Ancestry in Alaska

I recently found a great map that has the 2000 census results for the plurality ancestry of each county/borough/parish of the country. It has a whole ton of gems: layers of African Americans, Italians and Irish fanning out from New York, the non-conformity of Hawai'i, the distribution of those responding "American" and many many more.

I, however, would like to look at Alaska again. Let's look first at my map that I made for this post two weeks ago. I am obviously not a great graphic artist, and this map has some big disadvantages, particularly in that it doesn't differentiate between electoral districts when they were won by the same candidate. Nevertheless, it does show regional electoral patterns, and it seems to me to be quite interesting to look at how this matches the 2000 Census data.
Here it is: The three colors represent, according to the Census, the ancestries of "Aleut/Eskimo," "American Indian," and "German." (If you don't know which corresponds to which, you can just go to the first link provided in the post.)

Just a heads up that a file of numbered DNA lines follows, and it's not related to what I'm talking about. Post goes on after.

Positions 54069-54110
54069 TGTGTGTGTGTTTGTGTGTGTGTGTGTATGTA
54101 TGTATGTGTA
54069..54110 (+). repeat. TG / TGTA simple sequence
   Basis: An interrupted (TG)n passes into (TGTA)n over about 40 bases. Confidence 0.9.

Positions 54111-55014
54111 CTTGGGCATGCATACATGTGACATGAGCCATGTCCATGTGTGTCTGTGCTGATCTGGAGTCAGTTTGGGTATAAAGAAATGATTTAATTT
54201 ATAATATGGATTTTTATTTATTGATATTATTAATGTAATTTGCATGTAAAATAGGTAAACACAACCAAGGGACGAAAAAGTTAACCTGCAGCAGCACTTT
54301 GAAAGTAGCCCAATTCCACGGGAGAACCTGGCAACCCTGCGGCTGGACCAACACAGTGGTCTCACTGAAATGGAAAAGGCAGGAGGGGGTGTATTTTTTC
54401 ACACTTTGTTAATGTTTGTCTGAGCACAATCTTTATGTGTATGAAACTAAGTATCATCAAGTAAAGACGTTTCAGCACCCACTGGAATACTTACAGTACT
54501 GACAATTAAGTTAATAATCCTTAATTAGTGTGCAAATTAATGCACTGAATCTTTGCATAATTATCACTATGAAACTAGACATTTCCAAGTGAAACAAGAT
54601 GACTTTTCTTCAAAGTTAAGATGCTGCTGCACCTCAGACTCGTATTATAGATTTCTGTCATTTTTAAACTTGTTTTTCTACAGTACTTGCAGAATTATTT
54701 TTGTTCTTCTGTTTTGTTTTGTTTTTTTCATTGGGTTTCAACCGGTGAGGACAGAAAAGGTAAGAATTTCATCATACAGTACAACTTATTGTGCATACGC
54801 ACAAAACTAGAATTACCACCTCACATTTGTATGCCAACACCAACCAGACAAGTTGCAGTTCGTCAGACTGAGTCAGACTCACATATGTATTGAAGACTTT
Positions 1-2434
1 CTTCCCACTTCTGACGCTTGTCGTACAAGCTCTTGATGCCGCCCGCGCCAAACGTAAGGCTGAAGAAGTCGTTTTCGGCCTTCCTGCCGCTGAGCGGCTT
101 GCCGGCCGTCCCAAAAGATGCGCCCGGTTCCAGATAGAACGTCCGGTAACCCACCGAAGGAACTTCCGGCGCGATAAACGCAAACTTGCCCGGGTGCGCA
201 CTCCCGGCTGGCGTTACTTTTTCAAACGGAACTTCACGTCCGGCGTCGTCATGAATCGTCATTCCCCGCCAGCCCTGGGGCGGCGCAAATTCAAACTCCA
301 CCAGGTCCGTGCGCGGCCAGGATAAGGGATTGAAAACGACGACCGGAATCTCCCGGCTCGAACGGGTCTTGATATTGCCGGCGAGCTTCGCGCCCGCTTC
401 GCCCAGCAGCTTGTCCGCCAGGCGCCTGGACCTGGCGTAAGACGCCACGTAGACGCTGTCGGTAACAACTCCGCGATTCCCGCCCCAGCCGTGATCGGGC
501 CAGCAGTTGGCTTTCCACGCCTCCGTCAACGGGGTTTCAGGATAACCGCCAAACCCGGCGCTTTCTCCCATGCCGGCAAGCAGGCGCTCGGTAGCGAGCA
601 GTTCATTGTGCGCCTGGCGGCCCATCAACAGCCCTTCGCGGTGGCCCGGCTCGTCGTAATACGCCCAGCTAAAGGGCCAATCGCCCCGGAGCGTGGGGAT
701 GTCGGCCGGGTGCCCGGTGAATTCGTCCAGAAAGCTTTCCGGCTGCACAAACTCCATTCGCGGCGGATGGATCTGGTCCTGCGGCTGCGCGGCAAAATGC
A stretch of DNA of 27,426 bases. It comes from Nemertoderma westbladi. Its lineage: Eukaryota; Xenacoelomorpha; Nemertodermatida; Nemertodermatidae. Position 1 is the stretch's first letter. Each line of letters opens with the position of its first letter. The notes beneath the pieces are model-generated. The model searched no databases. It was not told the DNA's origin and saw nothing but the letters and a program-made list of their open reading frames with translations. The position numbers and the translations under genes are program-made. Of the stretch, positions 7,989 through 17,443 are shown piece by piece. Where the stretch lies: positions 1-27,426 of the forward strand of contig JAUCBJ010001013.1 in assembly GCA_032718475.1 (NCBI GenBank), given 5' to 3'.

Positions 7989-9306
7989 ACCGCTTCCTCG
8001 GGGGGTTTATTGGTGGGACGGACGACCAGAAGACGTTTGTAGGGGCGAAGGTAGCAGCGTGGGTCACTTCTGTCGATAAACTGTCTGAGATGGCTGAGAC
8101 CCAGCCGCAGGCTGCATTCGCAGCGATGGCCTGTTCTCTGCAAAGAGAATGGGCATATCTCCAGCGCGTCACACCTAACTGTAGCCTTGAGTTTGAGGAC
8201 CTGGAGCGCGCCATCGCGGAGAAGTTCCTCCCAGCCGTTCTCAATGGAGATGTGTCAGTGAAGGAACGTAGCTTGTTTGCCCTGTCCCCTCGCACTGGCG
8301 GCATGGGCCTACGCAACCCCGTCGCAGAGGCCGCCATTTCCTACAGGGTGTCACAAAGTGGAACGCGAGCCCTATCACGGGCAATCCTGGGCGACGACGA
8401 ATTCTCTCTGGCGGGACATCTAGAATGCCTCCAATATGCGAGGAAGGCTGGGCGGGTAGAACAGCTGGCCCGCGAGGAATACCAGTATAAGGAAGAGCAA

Right away, it's clear that, as far as the electoral districts match with boroughs, Lisa Murkowski won pluralities in areas with Native ethnic pluralities, while both Joe Miller and Scott McAdams only won pluralities in areas with European-American ethnic majorities.

Analysis based only on these two maps cannot go much deeper than that before more information would be necessary, but I think that these patterns are very interesting to look at. One notable exception to the pattern, of course, is Ketchikan, but I don't know how much this would be related to Ketchikan's particular attachment to Lisa or whether it is borne out in other situations as well.

Alaska is my home, and I care deeply about its history, people, and well-being as a community. I am currently in the process of becoming an academic; perhaps in three years, (likely many more), I will get back to you with an in-depth study of my state's incredibly unique demography.